the assessments executed, some endangered species in the state of
Minas Gerais were found. In the RPPN-FMA about 362 species of vertebrate
animals (mammals, birds, fish, reptiles and amphibians) can be found.
The Reserve has 79 species of mammals and, along with the Caparaó
National Park, makes up one of the richest areas in mammals of the
entire Rio Doce Valley.
The densest and most varied population of primates known in state
of Minas Gerais is located in the RPPN-FMA, featuring the northern
Muriqui, one of the 25 most endangered species of primates in the
world. About 500 individuals currently survive in the wild, scattered
in small-sized populations in the states of Minas Gerais and Espirito
Santo. Although many other new populations have been discovered
in the last few years, this one in RPPN FMA is the largest and the
only one considered viable.
Studies on the bird fauna showed 204 species in the area. This figure
stands for 52% of all the species in the Rio Doce Valley (393) and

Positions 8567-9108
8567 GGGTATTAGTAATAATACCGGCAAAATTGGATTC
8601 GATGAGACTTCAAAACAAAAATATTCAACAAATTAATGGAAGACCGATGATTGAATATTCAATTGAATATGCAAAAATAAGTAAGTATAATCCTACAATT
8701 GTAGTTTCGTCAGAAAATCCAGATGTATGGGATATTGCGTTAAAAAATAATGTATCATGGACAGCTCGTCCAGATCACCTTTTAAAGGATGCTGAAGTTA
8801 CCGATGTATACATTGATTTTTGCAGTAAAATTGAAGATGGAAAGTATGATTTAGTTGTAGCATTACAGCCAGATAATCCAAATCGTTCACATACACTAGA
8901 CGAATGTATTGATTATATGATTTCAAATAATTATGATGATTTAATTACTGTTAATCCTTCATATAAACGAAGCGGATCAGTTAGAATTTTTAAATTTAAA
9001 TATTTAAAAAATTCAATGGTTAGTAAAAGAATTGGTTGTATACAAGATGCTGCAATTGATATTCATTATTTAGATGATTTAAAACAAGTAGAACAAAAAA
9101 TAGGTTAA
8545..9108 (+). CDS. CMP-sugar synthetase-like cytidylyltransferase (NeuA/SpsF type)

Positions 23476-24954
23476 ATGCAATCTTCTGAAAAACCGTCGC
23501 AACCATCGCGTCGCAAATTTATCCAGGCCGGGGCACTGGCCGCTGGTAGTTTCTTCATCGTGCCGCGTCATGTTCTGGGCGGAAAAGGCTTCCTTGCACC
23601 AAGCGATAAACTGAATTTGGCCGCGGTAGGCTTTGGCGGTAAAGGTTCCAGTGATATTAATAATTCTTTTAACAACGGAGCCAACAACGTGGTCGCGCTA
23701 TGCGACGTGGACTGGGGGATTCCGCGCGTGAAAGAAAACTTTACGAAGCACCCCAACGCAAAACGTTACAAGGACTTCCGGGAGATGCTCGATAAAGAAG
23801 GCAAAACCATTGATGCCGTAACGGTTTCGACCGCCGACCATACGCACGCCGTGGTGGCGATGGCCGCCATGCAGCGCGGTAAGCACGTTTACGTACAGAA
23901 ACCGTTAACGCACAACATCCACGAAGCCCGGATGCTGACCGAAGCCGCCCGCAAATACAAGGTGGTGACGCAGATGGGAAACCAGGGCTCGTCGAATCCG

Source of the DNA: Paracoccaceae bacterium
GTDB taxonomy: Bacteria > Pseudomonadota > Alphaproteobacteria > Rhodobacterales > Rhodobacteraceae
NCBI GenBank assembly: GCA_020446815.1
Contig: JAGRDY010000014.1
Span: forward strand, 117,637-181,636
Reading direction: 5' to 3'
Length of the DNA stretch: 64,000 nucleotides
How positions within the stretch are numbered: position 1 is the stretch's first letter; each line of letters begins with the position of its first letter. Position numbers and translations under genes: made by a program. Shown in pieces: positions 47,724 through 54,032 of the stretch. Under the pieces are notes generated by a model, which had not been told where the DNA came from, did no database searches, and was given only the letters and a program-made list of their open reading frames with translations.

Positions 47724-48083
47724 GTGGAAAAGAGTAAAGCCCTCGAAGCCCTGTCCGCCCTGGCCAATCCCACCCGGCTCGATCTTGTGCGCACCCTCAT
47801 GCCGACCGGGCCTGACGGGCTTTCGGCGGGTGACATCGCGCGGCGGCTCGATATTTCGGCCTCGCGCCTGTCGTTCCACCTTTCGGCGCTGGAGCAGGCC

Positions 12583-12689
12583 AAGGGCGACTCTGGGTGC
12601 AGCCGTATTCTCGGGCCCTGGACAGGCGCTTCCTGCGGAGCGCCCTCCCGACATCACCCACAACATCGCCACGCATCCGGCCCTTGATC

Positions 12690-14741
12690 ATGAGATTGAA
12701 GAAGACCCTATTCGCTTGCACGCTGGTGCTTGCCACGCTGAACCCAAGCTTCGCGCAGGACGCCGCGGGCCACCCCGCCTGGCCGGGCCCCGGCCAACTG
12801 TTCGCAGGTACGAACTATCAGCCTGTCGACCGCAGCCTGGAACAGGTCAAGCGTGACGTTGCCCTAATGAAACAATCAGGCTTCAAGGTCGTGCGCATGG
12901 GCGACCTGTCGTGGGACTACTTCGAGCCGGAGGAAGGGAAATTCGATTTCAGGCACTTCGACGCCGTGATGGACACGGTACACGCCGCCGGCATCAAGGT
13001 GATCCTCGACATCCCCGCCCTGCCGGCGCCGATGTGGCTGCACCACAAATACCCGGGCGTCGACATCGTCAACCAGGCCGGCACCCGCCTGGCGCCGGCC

26% of the birds in Minas Gerais (774 species). Up to now, 37 species
of amphibians were detected and, in recent study by the UFMG's Zoology
Department, 38 species of reptiles were catalogued. These include
21 species of snakes, among which Lachesis muta may be considered
an endangered species in the State of Minas Gerais, this species
is only found nowadays in the RPPN-FMA and in Rio Doce State Park.
One butterfly species from these forests, Heliconius nattereri (family
Nymphalidae) is considered to be "threatened with extinction"
by the IBAMA and "endangered" by the State Environmental
Policy Council - COPAM.
Eduardo M. Veado
here to see the RPPN Feliciano Miguel Abdala Characteristics